Bryndon Oleson, PhD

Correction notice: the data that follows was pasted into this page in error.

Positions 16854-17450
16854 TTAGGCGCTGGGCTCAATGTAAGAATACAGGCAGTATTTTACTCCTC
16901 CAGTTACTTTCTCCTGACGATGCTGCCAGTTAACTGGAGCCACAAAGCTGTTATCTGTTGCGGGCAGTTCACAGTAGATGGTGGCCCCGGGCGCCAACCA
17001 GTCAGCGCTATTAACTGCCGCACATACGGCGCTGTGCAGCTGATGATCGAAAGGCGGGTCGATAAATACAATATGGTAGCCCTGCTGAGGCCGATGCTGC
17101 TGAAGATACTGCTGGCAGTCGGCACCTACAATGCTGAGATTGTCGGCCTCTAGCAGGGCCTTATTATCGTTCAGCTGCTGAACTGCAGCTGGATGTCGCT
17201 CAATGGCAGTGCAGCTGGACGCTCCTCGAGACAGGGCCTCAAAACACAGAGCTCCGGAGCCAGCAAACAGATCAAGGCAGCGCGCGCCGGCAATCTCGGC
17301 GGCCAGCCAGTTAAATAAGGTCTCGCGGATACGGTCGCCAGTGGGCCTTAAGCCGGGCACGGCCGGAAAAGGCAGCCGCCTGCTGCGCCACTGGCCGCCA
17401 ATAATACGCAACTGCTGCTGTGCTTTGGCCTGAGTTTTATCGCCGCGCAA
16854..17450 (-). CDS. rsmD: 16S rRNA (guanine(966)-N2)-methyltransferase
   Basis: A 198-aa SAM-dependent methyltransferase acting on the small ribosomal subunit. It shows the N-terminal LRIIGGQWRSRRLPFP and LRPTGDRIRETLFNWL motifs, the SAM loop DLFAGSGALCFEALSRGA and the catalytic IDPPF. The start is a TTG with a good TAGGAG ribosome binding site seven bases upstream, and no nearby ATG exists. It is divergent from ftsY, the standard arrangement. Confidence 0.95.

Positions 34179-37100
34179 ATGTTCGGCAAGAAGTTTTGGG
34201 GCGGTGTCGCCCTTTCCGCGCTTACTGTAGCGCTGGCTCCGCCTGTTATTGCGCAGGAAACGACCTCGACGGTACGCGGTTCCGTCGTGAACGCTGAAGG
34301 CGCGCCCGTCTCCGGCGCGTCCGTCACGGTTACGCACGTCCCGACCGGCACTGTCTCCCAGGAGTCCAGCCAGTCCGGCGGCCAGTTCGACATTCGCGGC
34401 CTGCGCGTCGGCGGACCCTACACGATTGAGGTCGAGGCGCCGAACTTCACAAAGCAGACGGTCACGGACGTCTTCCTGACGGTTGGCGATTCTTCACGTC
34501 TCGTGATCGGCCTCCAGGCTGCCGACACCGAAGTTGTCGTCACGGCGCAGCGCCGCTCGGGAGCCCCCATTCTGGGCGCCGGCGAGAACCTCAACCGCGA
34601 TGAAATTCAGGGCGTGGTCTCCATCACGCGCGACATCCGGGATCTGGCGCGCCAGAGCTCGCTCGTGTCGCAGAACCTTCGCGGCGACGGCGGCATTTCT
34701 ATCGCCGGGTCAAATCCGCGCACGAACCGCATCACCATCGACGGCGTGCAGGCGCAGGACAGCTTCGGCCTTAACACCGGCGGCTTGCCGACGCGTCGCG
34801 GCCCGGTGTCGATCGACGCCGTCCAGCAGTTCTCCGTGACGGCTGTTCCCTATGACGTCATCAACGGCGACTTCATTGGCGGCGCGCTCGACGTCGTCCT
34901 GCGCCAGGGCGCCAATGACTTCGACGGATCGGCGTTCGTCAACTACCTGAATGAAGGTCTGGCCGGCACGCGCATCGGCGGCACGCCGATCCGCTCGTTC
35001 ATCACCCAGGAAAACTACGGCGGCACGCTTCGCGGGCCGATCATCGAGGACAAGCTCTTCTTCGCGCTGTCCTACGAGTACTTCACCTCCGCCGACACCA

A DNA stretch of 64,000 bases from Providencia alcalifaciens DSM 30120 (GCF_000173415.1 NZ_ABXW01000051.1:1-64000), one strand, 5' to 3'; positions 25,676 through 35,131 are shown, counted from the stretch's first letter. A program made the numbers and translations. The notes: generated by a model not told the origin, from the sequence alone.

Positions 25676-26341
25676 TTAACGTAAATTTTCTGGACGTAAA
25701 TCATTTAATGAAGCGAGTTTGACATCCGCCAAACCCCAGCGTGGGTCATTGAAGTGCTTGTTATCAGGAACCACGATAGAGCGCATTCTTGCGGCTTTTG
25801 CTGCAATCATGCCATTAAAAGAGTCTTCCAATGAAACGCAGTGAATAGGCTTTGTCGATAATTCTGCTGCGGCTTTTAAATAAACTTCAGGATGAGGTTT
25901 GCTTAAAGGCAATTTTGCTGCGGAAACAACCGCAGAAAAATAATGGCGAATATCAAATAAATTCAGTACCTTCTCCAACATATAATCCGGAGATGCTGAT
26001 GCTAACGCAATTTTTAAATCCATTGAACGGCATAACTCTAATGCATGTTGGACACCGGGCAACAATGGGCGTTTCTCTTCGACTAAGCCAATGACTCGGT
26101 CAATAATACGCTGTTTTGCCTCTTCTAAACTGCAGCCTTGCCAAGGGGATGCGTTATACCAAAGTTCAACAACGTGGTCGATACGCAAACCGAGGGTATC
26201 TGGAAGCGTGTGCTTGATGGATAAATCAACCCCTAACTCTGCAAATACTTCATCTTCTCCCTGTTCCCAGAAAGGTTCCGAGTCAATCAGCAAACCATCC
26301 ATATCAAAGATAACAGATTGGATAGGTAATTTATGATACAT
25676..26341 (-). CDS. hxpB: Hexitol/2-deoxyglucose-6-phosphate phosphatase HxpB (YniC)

I am a postdoctoral fellow in Dr. Ursula Jakob’s lab in the Molecular, Cellular, and Developmental Biology department at the University of Michigan. I received my doctoral degree from the Biochemistry department at the Medical College of Wisconsin, where I trained in the lab of Dr. John Corbett and investigated how nitric oxide regulates stress-responsive signaling pathways and controls the fate of pancreatic β-cells during the pathogenesis of type-1 diabetes. During my PhD training, I developed a strong interest in the study of the mechanisms that control cell and organismal fate decisions under conditions of stress. To continue to pursue these scientific interests, I joined Dr. Jakob’s lab in 2018 as a postdoctoral fellow to study the role of the neuroprotective polymer polyphosphate in the pathogenesis of Alzheimer’s disease. We anticipate that understanding the mechanisms by which polyphosphate protects cells from amyloid toxicity will prove valuable for the design of therapies aimed to treat and manage Alzheimer’s disease and other neurodegenerative diseases.